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Is Prostate Ultra the Wonder Supplement It’s Been Made Out to Be?

Prostate Ultra is a supplement that promises to miraculously shrink enlarged prostates down to a healthy size. But does your prostate even need bizarre ingredients like beni imo and saw palmetto?

Nowadays, there’s a supplement for everything from unclogging your “toxic” fecal matter to “naturally” enhancing your sex life. Some are recognized as fleeting wellness fads that have little, if any, benefits, while others appear to be fairly respected — often despite a lack of evidence. One that seems to fall into the latter category is Prostate Ultra — a trending supplement that allegedly combats the root cause of benign prostate enlargement.

An enlarged prostate is common among men — particularly those over the age of 50 — but it’s usually not a serious threat to their health. It mostly affects how you pee, as the prostate growth can place pressure on the bladder and urethra (this might mean you find it difficult to start peeing, feel the need to go more frequently or struggle to fully empty your bladder). Scientists don’t know why someone’s prostate might suddenly become bigger — but Prostate Ultra claims it can shrink it back down when it does. 

So, what’s in Prostate Ultra? According to Inter Press Service, there are at least 13 ingredients, but only four really matter: beni imo, pumpkin seed oil, zinc and saw palmetto. The rest, the publication nebulously assumes, “must be supporting components to the overall success of Prostate Ultra.” These supporting components include — but are not limited to — extracts of stinging and dwarf nettle, flower pollen, tomato and rosemary, as well as gelatin, sunflower oil and beeswax.

As for the ingredients that do matter, beni imo is a type of purple sweet potato that contains lots of beta-sitosterol — a “plant sterol” that, according to WebMD, may help to reduce cholesterol levels and, vitally, swelling in the prostate. Pumpkin seed oil allegedly promotes urinary health and heart health, and per Healthline, when combined with palmetto oil (from saw palmetto) — which is said to lower the amount of pressure on the tubes that carry urine in men — is said to improve the flow of pee in men with enlarged prostates. (There is, however, conflicting research on saw palmetto specifically, with some experts saying there’s “zero evidence it actually works” in reducing prostate size.)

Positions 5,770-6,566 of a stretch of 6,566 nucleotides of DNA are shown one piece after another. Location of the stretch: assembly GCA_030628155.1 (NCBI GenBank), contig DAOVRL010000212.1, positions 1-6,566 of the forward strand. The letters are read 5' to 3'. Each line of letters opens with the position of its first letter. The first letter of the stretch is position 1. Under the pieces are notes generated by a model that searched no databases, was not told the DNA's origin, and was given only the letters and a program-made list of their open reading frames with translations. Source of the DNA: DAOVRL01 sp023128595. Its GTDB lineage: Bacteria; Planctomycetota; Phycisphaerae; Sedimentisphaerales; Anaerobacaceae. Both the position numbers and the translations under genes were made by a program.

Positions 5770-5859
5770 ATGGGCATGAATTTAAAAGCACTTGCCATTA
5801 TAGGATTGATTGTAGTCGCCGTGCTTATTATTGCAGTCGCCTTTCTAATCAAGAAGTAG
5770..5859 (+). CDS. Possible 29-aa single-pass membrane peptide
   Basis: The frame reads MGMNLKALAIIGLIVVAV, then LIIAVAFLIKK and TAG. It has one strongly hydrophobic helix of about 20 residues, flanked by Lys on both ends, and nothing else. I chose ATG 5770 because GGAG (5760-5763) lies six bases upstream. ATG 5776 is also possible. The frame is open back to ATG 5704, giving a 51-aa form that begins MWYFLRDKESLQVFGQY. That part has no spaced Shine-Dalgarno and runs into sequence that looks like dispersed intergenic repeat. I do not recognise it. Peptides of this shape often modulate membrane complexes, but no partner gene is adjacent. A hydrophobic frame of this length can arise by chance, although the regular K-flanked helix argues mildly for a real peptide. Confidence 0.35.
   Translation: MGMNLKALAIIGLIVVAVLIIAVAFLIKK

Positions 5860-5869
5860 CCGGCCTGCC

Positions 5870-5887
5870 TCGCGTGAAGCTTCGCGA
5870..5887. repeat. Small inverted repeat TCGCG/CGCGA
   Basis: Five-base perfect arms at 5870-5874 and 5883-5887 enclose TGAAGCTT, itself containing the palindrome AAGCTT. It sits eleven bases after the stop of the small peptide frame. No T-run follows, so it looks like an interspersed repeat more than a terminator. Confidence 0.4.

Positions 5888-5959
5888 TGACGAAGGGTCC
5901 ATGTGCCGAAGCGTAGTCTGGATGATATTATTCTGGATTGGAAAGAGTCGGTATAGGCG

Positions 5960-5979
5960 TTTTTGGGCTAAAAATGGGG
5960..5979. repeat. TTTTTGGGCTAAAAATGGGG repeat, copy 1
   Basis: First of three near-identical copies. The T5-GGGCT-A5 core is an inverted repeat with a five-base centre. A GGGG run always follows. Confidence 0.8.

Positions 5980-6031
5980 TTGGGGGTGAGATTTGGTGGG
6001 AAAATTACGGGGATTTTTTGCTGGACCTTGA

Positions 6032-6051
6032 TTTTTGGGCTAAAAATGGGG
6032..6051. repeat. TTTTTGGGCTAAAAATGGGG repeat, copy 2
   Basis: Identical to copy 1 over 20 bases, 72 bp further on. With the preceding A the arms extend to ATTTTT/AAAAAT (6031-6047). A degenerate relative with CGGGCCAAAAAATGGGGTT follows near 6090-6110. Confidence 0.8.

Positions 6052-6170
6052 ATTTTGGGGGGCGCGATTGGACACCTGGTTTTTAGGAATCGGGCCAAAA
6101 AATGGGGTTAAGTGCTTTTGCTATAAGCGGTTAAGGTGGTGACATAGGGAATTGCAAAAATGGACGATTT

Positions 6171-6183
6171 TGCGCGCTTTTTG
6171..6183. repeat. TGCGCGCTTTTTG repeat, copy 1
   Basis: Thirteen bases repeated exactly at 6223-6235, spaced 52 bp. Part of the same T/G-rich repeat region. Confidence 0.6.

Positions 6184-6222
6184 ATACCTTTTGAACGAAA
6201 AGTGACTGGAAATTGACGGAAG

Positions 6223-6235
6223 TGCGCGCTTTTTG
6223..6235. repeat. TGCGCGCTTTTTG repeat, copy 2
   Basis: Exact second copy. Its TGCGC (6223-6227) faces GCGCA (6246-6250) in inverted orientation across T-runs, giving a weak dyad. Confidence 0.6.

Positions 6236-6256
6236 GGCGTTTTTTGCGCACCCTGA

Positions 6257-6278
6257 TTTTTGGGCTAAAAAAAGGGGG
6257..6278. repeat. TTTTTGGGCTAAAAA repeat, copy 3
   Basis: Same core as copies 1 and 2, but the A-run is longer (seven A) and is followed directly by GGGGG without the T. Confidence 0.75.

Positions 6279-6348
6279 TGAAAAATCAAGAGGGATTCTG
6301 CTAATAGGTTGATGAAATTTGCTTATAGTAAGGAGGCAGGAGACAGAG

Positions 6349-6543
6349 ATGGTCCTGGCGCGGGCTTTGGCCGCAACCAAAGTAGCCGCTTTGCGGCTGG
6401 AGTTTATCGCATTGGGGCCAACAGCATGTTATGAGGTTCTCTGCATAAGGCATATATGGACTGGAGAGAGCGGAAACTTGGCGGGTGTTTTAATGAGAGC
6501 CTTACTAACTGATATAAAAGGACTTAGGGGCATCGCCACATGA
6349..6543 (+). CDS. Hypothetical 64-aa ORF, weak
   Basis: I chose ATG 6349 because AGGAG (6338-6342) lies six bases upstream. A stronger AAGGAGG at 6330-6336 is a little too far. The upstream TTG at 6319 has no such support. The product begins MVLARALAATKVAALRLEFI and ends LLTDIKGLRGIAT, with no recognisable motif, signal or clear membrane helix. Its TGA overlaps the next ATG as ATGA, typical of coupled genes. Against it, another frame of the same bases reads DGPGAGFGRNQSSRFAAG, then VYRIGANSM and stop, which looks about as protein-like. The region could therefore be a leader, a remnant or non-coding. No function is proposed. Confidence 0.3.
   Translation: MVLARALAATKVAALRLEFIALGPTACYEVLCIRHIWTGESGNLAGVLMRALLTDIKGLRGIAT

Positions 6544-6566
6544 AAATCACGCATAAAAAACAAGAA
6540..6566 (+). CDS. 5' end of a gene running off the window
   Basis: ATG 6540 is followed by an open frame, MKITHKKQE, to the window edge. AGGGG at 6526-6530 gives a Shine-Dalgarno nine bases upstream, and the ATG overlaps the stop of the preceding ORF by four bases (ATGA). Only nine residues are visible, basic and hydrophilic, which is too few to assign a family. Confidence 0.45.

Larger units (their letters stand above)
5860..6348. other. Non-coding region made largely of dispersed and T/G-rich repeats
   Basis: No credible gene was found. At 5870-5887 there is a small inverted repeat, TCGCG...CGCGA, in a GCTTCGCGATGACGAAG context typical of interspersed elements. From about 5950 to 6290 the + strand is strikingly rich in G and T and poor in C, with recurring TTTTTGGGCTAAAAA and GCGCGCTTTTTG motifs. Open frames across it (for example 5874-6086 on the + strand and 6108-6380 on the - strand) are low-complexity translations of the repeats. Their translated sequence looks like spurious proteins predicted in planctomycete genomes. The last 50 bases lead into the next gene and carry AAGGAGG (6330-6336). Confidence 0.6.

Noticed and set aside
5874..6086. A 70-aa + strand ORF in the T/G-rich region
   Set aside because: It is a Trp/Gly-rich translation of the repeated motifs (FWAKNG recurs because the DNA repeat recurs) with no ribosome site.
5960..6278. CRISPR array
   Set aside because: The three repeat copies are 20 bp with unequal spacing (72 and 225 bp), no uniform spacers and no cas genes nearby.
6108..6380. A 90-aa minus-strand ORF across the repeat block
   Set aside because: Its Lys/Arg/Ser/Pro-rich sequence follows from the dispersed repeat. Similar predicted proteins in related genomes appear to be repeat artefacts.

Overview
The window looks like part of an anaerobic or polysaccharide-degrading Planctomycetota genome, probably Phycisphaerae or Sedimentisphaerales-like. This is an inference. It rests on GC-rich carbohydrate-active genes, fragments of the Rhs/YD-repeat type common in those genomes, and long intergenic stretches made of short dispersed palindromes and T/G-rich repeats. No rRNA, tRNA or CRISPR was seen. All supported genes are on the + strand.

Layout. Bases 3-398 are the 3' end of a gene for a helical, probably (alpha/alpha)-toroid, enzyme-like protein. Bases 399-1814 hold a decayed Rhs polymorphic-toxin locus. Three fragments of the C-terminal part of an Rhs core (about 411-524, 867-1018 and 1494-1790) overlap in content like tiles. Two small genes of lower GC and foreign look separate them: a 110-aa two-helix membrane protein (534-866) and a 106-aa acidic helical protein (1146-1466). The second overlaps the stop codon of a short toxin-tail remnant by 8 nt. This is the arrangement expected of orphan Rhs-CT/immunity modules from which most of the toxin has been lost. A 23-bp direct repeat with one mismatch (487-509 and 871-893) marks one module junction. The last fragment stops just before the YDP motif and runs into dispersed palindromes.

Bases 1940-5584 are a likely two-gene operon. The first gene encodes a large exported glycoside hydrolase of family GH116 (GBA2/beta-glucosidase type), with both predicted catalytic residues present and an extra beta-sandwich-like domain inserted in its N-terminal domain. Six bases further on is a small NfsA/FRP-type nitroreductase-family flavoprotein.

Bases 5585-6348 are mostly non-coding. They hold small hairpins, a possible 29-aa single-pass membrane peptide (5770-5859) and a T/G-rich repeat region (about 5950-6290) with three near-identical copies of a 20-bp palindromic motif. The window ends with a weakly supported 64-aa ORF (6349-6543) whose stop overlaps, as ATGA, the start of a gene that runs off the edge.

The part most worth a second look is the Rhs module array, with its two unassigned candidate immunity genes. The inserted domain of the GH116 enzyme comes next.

Finally, zinc is a good all-arounder, helping you build your immune system and recover from wounds quicker. It’s also said to fight infection and inflammation at the same time, which is why it’s a good additional mineral for prostate enlargement. It’s worth noting that none of this is officially clinically proven.

Nevertheless, it all sounds good so far — but, when put together, what do these ingredients do? Theoretically, they work to shrink your prostate back to the walnut size it should be, and improve your ability to pee normally. Plus, according to East Bay Times, Prostate Ultra — specifically the saw palmetto and beni imo in it — also “deals with high cortisol levels,” which are colloquially known as “stress hormones.” High cortisol levels can increase estrogen levels in men, which encourages the prostate to enlarge. So, by keeping cortisol — and therefore estrogen — low, the prostate shouldn’t grow. But if it has, the main ingredients in Prostate Ultra can, per the likes of WebMD and Healthline, shrink it.

The main questions here are: Are they actually as effective as they purport to be, and do you really need them? According to Prostate Cancer U.K., “studies suggest [herbal remedies like Prostate Ultra] are unlikely to improve symptoms of a large prostate,” adding that “we need more research before herbal remedies can be recommended as a treatment.” At roughly $50 for a bottle, it’s also a fairly expensive investment for something that may or may not work. 

Having said that, there’s no evidence of negative side effects, and the active ingredients in Prostate Ultra do seem to have some anecdotal benefits — so, if you’ve got a spare $50, it might be worth a try (in conjunction with proper medical advice, obviously). And if that’s too expensive or you’re not willing to take the gamble, well, I’m sure there’s a supplement for that, too.